Acknowledgments

We would like to acknowledge the long-term grant support from the U.S. National Institutes of Health (R01GM063769) that facilitated these investigations.

References

1. Hirschfeld J. Immunoelectrophoretic demonstration of qualatative differences in normal human sera and their relation to the haptoglobins. Acta Path Microbiol Scand. (1959) 47:160. doi: 10.1111/j.1699-0463.1959.tb04844.x

CrossRef Full Text | Google Scholar

2. Hirschfeld J, Jonsson B, Rasmuson M. Inheritance of a new group-specific system demonstrated in normal human sera by means of an immuno-electrophoretic technique. Nature. (1960) 185:931–2. doi: 10.1038/185931b0

PubMed Abstract | CrossRef Full Text | Google Scholar

3. Hirschfeld J. Immuno-electrophoretic differentiation of haptoglobins from another group-specific inheritable system in normal human sera. Nature. (1960) 187:126–8. doi: 10.1038/187126a0

PubMed Abstract | CrossRef Full Text | Google Scholar

4. Daiger SP, Schanfield MS, Cavalli-Sforza LL. Group-specific component (Gc) proteins bind vitamin D and 25-hydroxyvitamin D. Proc Natl Acad Sci USA. (1975) 72:2076–80. doi: 10.1073/pnas.72.6.2076

PubMed Abstract | CrossRef Full Text | Google Scholar

5. Cooke NE, Walgate J, Haddad JG Jr. Human serum binding protein for vitamin D and its metabolites. I. Physicochemical and immunological identification in human tissues. J Biol Chem. (1979) 254:5958–64.

Google Scholar

6. Cooke NE, Walgate J, Haddad JG Jr. Human serum binding protein for vitamin D and its metabolites. II. Specific, high affinity association with a protein in nucleated tissue. J Biol Chem. (1979) 254:5965–71.

PubMed Abstract | Google Scholar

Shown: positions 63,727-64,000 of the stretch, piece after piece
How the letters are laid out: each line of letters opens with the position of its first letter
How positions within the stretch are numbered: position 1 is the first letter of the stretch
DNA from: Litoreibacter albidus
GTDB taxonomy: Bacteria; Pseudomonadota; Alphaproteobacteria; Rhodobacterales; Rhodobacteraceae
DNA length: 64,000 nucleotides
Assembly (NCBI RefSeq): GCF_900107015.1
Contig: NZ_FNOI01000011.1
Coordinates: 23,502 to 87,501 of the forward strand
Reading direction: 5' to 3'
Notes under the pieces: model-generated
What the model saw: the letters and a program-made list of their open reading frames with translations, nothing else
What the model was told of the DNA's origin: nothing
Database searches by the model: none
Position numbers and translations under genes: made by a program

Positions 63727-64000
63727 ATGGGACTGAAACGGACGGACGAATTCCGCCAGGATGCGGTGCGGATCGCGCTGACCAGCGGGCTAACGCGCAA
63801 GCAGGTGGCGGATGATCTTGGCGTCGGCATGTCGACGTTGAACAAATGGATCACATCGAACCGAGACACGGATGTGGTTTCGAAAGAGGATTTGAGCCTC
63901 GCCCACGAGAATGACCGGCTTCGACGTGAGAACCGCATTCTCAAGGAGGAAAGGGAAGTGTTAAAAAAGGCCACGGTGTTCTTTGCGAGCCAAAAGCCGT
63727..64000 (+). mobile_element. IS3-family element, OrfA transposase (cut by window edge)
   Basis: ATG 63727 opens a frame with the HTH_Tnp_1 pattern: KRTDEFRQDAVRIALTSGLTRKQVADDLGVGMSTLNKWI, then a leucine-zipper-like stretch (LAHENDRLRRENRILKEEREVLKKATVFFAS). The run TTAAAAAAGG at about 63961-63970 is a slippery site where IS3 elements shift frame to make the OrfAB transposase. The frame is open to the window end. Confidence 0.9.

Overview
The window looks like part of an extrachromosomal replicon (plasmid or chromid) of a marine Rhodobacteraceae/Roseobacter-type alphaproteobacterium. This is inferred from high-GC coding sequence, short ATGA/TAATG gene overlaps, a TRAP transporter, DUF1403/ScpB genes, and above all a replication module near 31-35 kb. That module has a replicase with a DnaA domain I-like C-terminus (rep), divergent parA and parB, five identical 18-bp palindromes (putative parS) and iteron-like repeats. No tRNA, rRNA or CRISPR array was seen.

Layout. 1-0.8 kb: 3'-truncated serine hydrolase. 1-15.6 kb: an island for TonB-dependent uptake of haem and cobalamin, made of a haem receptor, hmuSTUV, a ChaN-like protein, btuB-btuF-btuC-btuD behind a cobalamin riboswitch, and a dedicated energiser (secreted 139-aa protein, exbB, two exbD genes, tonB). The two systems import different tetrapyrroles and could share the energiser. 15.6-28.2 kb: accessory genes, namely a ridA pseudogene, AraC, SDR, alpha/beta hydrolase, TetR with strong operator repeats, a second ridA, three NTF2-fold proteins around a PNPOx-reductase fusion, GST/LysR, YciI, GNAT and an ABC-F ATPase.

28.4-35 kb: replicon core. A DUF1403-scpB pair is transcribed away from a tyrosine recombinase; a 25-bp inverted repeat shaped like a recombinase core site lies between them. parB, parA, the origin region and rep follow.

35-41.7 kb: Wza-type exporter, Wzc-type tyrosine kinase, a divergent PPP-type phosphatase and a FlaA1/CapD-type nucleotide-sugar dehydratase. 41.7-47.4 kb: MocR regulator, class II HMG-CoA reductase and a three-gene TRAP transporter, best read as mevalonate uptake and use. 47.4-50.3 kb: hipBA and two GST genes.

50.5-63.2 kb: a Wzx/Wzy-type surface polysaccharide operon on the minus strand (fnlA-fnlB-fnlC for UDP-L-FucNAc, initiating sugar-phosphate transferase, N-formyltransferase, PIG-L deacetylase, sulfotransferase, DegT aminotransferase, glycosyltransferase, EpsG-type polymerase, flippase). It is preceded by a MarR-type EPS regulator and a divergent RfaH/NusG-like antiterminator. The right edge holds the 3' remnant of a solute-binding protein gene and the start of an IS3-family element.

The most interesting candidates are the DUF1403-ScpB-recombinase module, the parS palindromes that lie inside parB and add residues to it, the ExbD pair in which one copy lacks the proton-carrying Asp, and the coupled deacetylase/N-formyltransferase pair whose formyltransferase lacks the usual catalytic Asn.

7. Van Baelen H, Bouillon R, De Moor P. Binding of 25-hydroxycholecalciferol in tissues. J Biol Chem. (1977) 252:2515–8.

PubMed Abstract | Google Scholar

8. Van Baelen H, Bouillon R, De Moor P. Vitamin D-binding protein (Gc-globulin) binds actin. J Biol Chem. (1980) 255:2270–2.

PubMed Abstract | Google Scholar

9. Verboven C, Rabijns A, De Maeyer M, Van Baelen H, Bouillon R, De Ranter C. A structural basis for the unique binding features of the human vitamin D-binding protein. Nat Struct Biol. (2002) 9:131–6. doi: 10.1038/nsb754

PubMed Abstract | CrossRef Full Text | Google Scholar

10. Verboven C, Bogaerts I, Waelkens E, Rabijns A, Van Baelen H, Bouillon R, et al. Actin-DBP: the perfect structural fit? Acta Crystallogr D Biol Crystallogr. (2003) 59:263–73. doi: 10.1107/S0907444902021455

PubMed Abstract | CrossRef Full Text | Google Scholar

11. Delanghe JR, Speeckaert R, Speeckaert MM. Behind the scenes of vitamin D binding protein: more than vitamin D binding. Best Pract Res Clin Endocrinol Metabol. (2015) 29:773–86. doi: 10.1016/j.beem.2015.06.006

PubMed Abstract | CrossRef Full Text | Google Scholar

12. Goldschmidt-Clermont PJ, Lee WM, Galbraith RM. Proportion of circulating Gc (vitamin D-binding protein) in complexed form: relation to clinical outcome in fulminant hepatic necrosis. Gastroenterology. (1988) 94:1454–8. doi: 10.1016/0016-5085(88)90686-5

PubMed Abstract | CrossRef Full Text | Google Scholar

13. Dahl B, Schiodt FV, Ott P, Wians F, Lee WM, Balko J, et al. Plasma concentration of Gc-globulin is associated with organ dysfunction and sepsis after injury. Crit Care Med. (2003) 31:152–6. doi: 10.1097/00003246-200301000-00024

PubMed Abstract | CrossRef Full Text | Google Scholar

14. Antoniades CG, Berry PA, Bruce M, Cross TJ, Portal AJ, Hussain MJ, et al. Actin-free Gc globulin: a rapidly assessed biomarker of organ dysfunction in acute liver failure and cirrhosis. Liver Transplant. (2007) 13:1254–61. doi: 10.1002/lt.21196

PubMed Abstract | CrossRef Full Text | Google Scholar

15. Meier U, Gressner O, Lammert F, Gressner AM. Gc-globulin: roles in response to injury. Clin Chem. (2006) 52:1247–53. doi: 10.1373/clinchem.2005.065680

PubMed Abstract | CrossRef Full Text | Google Scholar

16. Shen H, Kreisel D, Goldstein DR. Processes of sterile inflammation. J Immunol. (2013) 191:2857–63. doi: 10.4049/jimmunol.1301539

PubMed Abstract | CrossRef Full Text | Google Scholar

17. dos Remedios CG, Chhabra D, Kekic M, Dedova IV, Tsubakihara M, Berry DA, et al. Actin binding proteins: regulation of cytoskeletal microfilaments. Physiol Rev. (2003) 83:433–73. doi: 10.1152/physrev.00026.2002

PubMed Abstract | CrossRef Full Text | Google Scholar

18. Rottner K, Stradal TE. Actin dynamics and turnover in cell motility. Curr Opin Cell Biol. (2011) 23:569–78. doi: 10.1016/j.ceb.2011.07.003

PubMed Abstract | CrossRef Full Text | Google Scholar